John Zimmer steps onto a New York City sidewalk and beelines straight for the fenced-in corner parking lot. "This is what we're trying change," he says, motioning to the rows of cars stacked atop hydraulic lifts. "Eighty percent of [car] seats are empty at all times, and it leads to an incredible loss of productivity due to traffic—$80 billion here in the U.S."
Zimmer thinks Lyft, the ride-sharing start-up he co-founded, can address that lofty goal. Like its larger competitor Uber, Lyft enables customers to "e-hail" a ride using an app and provides an on-demand, cash-free alternative to traditional taxis and black car services. Since kicking off two years ago, the San Francisco-based company has expanded to 67 markets, and this spring it raised $250 million in funding from likes of Andreessen Horowitz and Alibaba.
But for all the attention it's drummed up from investors, government regulators in New York are far from impressed. Friday night was supposed to kick off Lyft's debut in the Big Apple, one of the world's largest taxi markets. The company planned to offer two free weeks of rides to attract customers in Brooklyn and Queens. As of Thursday evening, it had recruited 500 drivers—10 times the amount a launch typically attracts—and 75,000 New Yorkers had already tried to download the app.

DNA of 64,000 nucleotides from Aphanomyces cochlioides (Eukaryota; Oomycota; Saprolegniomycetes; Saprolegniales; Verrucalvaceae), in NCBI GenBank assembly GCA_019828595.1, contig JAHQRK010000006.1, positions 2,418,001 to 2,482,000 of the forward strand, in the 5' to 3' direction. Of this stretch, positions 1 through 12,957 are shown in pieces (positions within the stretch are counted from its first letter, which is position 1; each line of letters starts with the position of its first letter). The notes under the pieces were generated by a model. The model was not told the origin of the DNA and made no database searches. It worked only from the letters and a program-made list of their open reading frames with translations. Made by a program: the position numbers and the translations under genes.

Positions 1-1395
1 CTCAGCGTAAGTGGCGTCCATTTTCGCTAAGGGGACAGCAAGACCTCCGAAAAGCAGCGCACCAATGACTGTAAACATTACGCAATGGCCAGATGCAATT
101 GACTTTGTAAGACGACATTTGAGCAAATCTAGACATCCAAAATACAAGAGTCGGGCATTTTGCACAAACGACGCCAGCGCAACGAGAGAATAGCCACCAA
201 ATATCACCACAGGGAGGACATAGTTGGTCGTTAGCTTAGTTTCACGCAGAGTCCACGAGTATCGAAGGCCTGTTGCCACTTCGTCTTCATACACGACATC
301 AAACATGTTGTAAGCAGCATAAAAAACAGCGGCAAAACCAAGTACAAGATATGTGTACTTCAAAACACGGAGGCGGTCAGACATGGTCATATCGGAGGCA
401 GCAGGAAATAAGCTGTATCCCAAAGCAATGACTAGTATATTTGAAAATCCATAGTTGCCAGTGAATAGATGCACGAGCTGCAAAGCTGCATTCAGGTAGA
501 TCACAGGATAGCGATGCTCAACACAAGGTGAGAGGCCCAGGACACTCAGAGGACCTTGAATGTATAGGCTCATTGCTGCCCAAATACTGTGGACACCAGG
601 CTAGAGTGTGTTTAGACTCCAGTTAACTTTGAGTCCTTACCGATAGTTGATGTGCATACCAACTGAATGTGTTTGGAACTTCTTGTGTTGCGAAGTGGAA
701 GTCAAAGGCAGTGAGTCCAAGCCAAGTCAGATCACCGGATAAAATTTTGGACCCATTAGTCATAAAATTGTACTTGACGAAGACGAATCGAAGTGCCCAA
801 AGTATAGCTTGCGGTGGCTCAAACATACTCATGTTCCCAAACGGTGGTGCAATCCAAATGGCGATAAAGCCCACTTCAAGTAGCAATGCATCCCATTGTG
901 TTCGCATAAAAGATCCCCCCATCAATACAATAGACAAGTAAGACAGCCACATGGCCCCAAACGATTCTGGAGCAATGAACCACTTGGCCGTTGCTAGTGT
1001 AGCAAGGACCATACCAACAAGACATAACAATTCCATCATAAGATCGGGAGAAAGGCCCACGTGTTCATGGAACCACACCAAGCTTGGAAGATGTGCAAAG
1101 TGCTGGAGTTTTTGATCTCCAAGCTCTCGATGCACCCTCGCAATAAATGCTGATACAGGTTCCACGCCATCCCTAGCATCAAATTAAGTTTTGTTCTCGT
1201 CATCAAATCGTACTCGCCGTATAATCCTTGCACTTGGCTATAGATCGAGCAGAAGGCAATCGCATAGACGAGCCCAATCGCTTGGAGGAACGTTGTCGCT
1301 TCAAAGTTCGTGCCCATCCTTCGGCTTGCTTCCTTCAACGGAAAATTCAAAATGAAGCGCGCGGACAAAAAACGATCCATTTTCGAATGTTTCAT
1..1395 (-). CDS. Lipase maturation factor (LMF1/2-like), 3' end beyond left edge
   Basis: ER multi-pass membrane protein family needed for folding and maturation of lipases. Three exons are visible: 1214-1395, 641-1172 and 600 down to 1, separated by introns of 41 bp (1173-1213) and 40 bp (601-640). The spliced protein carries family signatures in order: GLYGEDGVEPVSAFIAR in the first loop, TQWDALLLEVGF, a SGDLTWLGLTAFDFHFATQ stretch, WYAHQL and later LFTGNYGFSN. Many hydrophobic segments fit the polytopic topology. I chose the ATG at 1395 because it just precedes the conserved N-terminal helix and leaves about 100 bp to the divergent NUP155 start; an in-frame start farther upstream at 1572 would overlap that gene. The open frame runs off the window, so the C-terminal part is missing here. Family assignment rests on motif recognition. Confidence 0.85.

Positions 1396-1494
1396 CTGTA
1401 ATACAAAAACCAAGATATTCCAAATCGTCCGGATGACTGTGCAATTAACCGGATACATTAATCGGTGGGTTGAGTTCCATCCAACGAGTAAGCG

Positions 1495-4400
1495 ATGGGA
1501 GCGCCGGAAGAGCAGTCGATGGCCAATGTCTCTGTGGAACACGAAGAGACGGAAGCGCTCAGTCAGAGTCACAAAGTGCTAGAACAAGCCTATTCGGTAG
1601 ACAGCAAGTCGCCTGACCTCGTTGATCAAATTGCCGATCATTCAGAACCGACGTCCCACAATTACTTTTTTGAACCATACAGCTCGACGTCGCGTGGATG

Now it's not happening. Lyft's launch is on hold indefinitely, and until Monday at the very least.
"We agreed in New York State Supreme Court to put off the launch of Lyft's peer-to-peer model in New York City, and we will not proceed with this model unless it complies with New York City Taxi and Limousine regulations," the company now says. "We will meet with the TLC beginning Monday to work on a new version of Lyft that is fully-licensed by the TLC, and we will launch immediately upon the TLC's approval."
The brakes come on the heels of New York state's request for a temporary restraining order, filed in State Supreme Court Friday. According to the New York state attorney general's office, a judge granted an injunction.
"We pursued this action only after repeatedly offering to work with Lyft in order to ensure that its business practices complied with the law," said state Attorney General Eric Schneiderman and Superintendent of Financial Services Benjamin Lawsky, in a joint statement. "Instead of collaborating with the state to help square innovation with statute and protect the public, as other technology companies have done as recently as this week, Lyft decided to move ahead and simply ignore state and local laws. Lyft's arguments are a disingenuous attempt to disguise old-fashioned law-breaking that jeopardizes public safety."